Wednesday is the my favorite day of the week BECAUSE it's the day when my housekeepers descend (bless them). I know that when I return from my busy day at the office, my world will feel perfectly ordered and that every surface will shine (if only briefly, until the boys come home and the dog finds his way to the foot of the bed). The towels will be crisply hung, the pillows lined up like little soldiers, and my hardwood floors will gleam. It's my idea of heaven. (I'll concede, yours might be different.)
However, it's my actions before their 8 am arrival that makes this day less pleasurable for my husband and son as I unapologetically race through the house setting the stage, which means making sure both Cliff and Tristan are UP, that the beds are stripped, and that the dishwasher is emptied (guilty as charged). Sure, my family would prefer to eat a bowl of cereal while rubbing the sand out of their sleepy eyes, but there are clothes to put away and counters to clear. (Man oh man, I gotta really ride these guys to get them moving that early in the morning.)
"Aren't the housekeepers supposed to do this?" Cliff naively asks week after week. "Wh0 cleans for the cleaners?" Everybody! (Honestly, sometimes he can be so silly.)
The truth is, I'm not paying these hardworking ladies to do the obvious chores my family can, and should, be doing (like hanging up their jackets), I am paying them to accomplish those tasks I conveniently ignore such as dusting the bookshelves, tackling the spider webs, and removing the spots on the shower doors. (Don't even get me started about dust balls under the bed!)
Not surprisingly, addressing the more challenging tasks is an important component of Real Estate as well. Certainly, we are quite content to show you a house you'll love, but it's the less obvious work your agent does that, truth be told, earns our commissions.
With the Internet at everyone's fingertips, combing through the available inventory and identifying which homes a Buyer would like to see is more often than not, falling upon the the home buyer themselves. Seldom are the outings when I actually drive Buyers around in my car, presenting house after house (although that does still occur).
Nowadays, Buyers are much more likely to meet me (with kids and parents in tow) at a property that they have not only identified, but have Googled as well . . . In short, they have done their homework, know everything about the Seller and the surrounding neighborhood, and are fully engaged. You gotta admire this generation.
So what do I bring to the equation (besides my lockbox key)?
That's a fair question; so glad you asked . . .
A good Realtor knows and analyzes the market on an ongoing basis, tours regularly, can accurately assess value, will read the disclosures with a discerning eye, will identify potential red flags, will have honest discourse throughout the transaction (even if it means talking you out of the home), will point out the pros and cons, will identify your objectives, will speak with your lender and request pre-approval letters, will thoroughly explain the contract and disclosures to you, will craft a competitive offer, will negotiate on your behalf, will guide you through the inspection process, will clearly explain your options as each phase of the process, will provide licensed vendors, will carefully follow the timelines as set forth in the purchase agreement, will meet you to sign the closing documents, and will stay connected long after the sale for any questions or concerns you may have. And that's just on the buy side!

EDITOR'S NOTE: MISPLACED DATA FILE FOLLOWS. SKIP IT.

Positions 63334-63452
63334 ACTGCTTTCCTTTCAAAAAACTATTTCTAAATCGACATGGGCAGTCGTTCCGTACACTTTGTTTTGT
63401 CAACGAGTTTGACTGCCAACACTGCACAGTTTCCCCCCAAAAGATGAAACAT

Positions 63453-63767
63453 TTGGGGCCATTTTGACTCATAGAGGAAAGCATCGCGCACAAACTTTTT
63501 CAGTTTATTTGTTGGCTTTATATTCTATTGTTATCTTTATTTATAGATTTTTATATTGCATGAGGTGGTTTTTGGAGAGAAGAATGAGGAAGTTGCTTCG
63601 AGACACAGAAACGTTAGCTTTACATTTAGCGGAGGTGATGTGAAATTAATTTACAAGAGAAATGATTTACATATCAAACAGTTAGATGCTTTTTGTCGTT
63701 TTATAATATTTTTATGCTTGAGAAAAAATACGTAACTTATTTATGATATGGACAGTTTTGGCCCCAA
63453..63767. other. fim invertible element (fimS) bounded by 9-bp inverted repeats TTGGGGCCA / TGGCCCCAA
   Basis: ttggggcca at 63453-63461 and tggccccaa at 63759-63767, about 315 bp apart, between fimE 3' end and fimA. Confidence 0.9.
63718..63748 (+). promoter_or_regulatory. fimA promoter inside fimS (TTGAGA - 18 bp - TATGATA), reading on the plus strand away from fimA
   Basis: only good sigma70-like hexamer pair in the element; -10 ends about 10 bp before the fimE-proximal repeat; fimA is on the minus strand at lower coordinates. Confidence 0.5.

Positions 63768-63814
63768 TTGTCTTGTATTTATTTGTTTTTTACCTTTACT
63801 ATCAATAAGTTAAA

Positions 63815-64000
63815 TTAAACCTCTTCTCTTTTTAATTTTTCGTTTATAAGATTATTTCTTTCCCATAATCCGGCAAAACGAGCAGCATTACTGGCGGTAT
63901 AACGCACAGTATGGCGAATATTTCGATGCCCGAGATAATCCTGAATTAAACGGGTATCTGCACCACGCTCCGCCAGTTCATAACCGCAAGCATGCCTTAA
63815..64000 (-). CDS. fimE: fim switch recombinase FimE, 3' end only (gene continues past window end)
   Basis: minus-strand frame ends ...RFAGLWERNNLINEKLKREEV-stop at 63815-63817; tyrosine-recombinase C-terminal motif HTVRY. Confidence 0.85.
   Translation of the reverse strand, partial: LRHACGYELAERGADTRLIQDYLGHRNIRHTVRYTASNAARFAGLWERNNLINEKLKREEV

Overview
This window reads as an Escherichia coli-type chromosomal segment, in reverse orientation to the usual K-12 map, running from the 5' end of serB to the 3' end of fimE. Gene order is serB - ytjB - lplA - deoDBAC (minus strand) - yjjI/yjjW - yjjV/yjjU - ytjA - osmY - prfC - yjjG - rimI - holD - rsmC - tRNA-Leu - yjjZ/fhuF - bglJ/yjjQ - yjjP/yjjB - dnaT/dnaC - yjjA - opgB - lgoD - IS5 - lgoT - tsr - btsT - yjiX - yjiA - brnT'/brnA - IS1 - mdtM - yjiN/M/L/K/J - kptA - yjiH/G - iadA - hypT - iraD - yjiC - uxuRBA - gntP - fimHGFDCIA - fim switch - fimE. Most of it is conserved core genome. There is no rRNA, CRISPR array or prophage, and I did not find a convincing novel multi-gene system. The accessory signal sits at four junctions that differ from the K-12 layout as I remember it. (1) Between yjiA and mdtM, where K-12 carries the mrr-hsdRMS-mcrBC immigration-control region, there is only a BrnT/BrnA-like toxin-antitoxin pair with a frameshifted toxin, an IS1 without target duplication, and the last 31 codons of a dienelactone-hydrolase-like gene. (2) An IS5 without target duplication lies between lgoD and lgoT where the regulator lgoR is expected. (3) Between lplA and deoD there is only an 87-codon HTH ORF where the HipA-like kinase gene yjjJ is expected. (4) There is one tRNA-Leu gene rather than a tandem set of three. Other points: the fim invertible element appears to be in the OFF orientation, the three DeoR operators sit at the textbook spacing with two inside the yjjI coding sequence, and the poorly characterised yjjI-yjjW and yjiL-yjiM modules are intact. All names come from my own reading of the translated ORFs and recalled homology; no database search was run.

On the selling end, we will create a comprehensive marketing plan for your home, meet with stagers, gardeners, painters, window washers, and inspectors, will keep you informed, will set up Broker's Tours and Open Houses, will bake cookies (okay, that might just be me), will put the neighborhood on notice, will create flyers, postcards and advertisements, will order title reports, will prepare disclosures, will request permit histories, will coordinate the sewer lateral and other required "Point-of-Sale" ordinances, will work to protect you from lawsuits, will answer questions for prospective buyers and their agents, will communicate often, will water the garden and keep the house clean, will listen to offers and negotiate on your behalf, will verify the credit worthiness of the Buyers, will follow the timelines set forth in the purchase offer, will meet you to sign the closing papers and will fill in any other needs you may have. (Whew!)
Have I answered your question?
While Real Estate sales may start with a pretty home, the real action takes place behind those doors and windows, and among the growing mounds of paperwork we study and digest on your behalf. In reality, a successful deal frequently comes together after weeks, months, or even years of preparation and coordination; and not infrequently after several disappointments, losses, and mounting stress. (Few transitions are as stressful as selling or buying a home, even under the happiest of circumstances.)
Hang in there, eventually it will come together.
Above all else, skillful interaction between Realtor and client requires empathy and understanding, a fair amount of cheer leading, a strong support network, a considerable amount of counseling, thoughtful communication, ongoing education, thorough investigation, and clearly defined EXPECTATIONS - and that's just for starters . . .
Good work and a successful outcome isn't about what we are supposed to do, it's about how we serve and help one another to be the very best we can. Hey, we can sleep in tomorrow . . . (or maybe not).
How can I help you?
Julie Gardner, referred to as, "the pulse of Piedmont," has been writing The New Perspective for 11 years.